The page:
Double, Double, Counting Medicare Savings Twice Gets Democrats in Trouble


Behold, the magic health care budget cauldron!

One of the major arguments Democrats have presented in favor of health care reform as of late is that it would both cut the deficit and extend the solvency of Medicare. According to reform advocates, the Senate bill accomplishes both.

Only one problem: It doesn't. Not according to the Congressional Budget Office, anyway, which released a memo this morning saying that such claims double count the bill's presumptive Medicare savings. Here's what CBO director Doug Elmendorf says in his blog entry:

Specifically, CBO has been asked whether the reductions in projected Part A outlays and increases in projected HI revenues under the legislation can provide additional resources to pay future Medicare benefits while simultaneously providing resources to pay for new programs outside of Medicare. Our answer is basically no.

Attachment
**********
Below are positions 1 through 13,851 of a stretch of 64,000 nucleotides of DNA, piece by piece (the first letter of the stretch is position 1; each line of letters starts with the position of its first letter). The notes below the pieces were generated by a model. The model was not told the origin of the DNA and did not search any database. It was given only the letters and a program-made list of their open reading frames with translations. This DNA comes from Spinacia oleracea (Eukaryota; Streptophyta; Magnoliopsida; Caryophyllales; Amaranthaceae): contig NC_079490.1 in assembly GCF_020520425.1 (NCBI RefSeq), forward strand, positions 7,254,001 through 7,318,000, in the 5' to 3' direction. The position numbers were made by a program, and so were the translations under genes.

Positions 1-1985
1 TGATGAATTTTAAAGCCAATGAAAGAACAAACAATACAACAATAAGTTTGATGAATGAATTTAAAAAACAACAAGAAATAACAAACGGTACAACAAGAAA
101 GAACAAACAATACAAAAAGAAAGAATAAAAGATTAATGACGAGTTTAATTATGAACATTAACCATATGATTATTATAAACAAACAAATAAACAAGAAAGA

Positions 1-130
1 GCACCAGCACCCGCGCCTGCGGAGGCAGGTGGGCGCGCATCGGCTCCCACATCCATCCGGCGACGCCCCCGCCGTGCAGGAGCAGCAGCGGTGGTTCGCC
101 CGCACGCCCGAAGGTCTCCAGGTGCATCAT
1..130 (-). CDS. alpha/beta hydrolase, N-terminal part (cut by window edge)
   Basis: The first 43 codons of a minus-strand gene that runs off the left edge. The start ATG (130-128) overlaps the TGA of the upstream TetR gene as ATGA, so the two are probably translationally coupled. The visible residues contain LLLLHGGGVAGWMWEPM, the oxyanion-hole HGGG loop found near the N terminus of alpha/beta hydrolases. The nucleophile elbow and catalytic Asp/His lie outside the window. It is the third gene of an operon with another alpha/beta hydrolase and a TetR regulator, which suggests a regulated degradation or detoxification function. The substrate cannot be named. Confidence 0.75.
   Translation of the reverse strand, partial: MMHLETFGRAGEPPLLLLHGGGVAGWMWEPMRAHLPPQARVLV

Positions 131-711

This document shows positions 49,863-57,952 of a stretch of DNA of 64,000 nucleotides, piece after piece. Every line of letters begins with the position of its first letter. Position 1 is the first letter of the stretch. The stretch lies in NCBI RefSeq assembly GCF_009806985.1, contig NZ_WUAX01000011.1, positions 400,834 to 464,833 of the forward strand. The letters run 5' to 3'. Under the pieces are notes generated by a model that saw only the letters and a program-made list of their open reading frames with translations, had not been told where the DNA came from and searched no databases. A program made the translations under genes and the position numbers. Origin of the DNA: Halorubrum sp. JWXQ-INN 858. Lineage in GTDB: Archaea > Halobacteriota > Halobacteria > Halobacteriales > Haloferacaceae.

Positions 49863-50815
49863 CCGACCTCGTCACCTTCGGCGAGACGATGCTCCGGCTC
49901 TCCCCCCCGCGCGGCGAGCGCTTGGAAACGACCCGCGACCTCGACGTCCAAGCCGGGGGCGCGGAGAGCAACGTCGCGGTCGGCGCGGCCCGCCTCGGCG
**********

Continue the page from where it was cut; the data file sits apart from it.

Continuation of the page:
…The key point is that the savings to the HI trust fund under the PPACA would be received by the government only once, so they cannot be set aside to pay for future Medicare spending and, at the same time, pay for current spending on other parts of the legislation or on other programs.

To describe the full amount of HI trust fund savings as both improving the government's ability to pay future Medicare benefits and financing new spending outside of Medicare would essentially double-count a large share of those savings and thus overstate the improvement in the government's fiscal position. (Emphasis added.)

(Link via Phil Klein.)